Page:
Discover why EA’s latest racers may fall short of capturing the captivating experience of Need for Speed Underground 2. Our analysis delves into the key elements that made Underground 2 a fan-favourite and why the new games may not quite replicate its magic.
Modern gaming is a radically different hobby in comparison to the games we loved two decades ago. The prevalence of “downloadable content” brought a new generation of so-called “games as a service”, which have transformed the creative process as a whole. Perhaps the best example of this is EA’s Need for Speed series – which happens to be nearly unrecognizable these days.
If you ask any fan, they’ll most likely tell you that the series peaked in 2004, with the release of Need for Speed Underground 2. This entry epitomized the rebellious teen spirit of the early 2000s. It resonated with players through a carefree attitude, hip-hop soundtrack, and arcane customization systems that allowed for endless tweaking of import tuner cars. It became a mainstream hit that still maintains a dedicated cult following today due to its anti-authority ethos and nostalgic style.
However, the modern triple-A game industry is dominated by massive budgets, franchises, and safe creative bets. Developing a $60 game now costs $100 million or more, requiring huge publishing investments and return on investment. Original ideas are rare, as most games seek to milk existing IP for continued franchise revenue.
Creativity is stifled by focus on monetization, predatory microtransactions, wide commercial appeal, and maximizing gameplay hours, rather than heart or personality. That’s one of the main reasons why the Need for Speed series has kind of lost its edge. By comparison, take the original Need for Speed: Most Wanted from 2005 and contrast it with its 2012 counterpart. The difference is night and day.
Something similar happened recently with the release of Need for Speed Unbound. Though the title aimed to recapture the rebellious attitude of Underground 2, the truth is that it felt forced, and downright artificial in doing so.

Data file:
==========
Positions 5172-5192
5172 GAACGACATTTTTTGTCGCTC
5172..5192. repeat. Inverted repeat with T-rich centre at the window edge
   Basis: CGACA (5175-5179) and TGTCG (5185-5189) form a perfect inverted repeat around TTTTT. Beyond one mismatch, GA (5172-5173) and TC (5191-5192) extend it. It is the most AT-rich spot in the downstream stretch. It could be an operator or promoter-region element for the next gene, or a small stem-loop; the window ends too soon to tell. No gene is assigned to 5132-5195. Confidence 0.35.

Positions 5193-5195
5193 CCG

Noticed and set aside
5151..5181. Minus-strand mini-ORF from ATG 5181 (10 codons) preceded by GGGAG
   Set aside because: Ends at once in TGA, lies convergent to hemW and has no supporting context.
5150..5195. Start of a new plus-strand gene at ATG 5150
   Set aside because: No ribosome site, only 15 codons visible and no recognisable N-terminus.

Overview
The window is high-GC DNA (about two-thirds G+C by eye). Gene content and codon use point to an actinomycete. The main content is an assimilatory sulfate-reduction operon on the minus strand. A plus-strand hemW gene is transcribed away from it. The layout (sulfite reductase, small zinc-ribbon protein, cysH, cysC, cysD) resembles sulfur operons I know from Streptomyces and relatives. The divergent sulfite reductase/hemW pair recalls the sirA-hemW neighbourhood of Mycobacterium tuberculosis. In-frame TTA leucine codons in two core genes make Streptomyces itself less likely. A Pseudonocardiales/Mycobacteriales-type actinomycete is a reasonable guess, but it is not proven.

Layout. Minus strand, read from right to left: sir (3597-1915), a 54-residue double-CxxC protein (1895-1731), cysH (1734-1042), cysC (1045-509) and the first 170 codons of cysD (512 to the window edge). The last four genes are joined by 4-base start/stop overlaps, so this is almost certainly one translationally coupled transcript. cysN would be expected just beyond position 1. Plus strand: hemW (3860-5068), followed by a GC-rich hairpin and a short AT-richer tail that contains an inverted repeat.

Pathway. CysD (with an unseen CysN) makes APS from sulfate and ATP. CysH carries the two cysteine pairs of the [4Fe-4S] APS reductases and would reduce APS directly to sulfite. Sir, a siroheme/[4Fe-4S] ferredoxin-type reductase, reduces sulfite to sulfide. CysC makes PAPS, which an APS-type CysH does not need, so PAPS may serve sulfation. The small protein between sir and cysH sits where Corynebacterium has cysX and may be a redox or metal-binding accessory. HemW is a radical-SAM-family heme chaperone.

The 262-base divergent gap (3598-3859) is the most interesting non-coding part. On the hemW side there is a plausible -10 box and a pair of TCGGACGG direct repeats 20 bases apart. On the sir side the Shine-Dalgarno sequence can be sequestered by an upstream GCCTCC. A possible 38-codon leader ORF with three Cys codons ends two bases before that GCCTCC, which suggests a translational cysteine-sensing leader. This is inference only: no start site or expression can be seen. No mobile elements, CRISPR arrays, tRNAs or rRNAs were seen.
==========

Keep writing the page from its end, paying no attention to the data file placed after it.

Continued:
It’s also worth mentioning that it would simply be impossible to capture Underground 2‘s lightning in a bottle. The times were different back then. With the massive popularity of the Fast and the Furious series, tuning import cars were considered the ultimate symbol of rebellious status. A game like Underground 2, with its nearly limitless customization, was just the kind of thing players wanted to see in a video game.
Today, tuning cars like they used to do in Pimp My Ride is a relic of the past. It would be hard to sell a racing game simply on its customization quality alone. If sales titans like Forza and Gran Turismo are struggling in today’s market, imagine what’s left for something like Need for Speed. Arcade racers have gone nearly extinct in this gaming generation – save for some Italian plumber and his go-karting antics.
Still, even if we might never get a game with such undeniable high quality as Need for Speed Underground 2, we might have the next best thing coming our way. Recently, EA released its Dead Space remake – and it’s absolutely perfect. If they can keep up this trend, and remake Underground 2 on a modern engine – capitalizing on its nostalgia factor – EA might at least find a way to pay tribute to what is undisputably the best Need for Speed ever made.
Tell us, would you like to see Need For Speed Underground 2 remastered on the PS5 and Xbox Series X?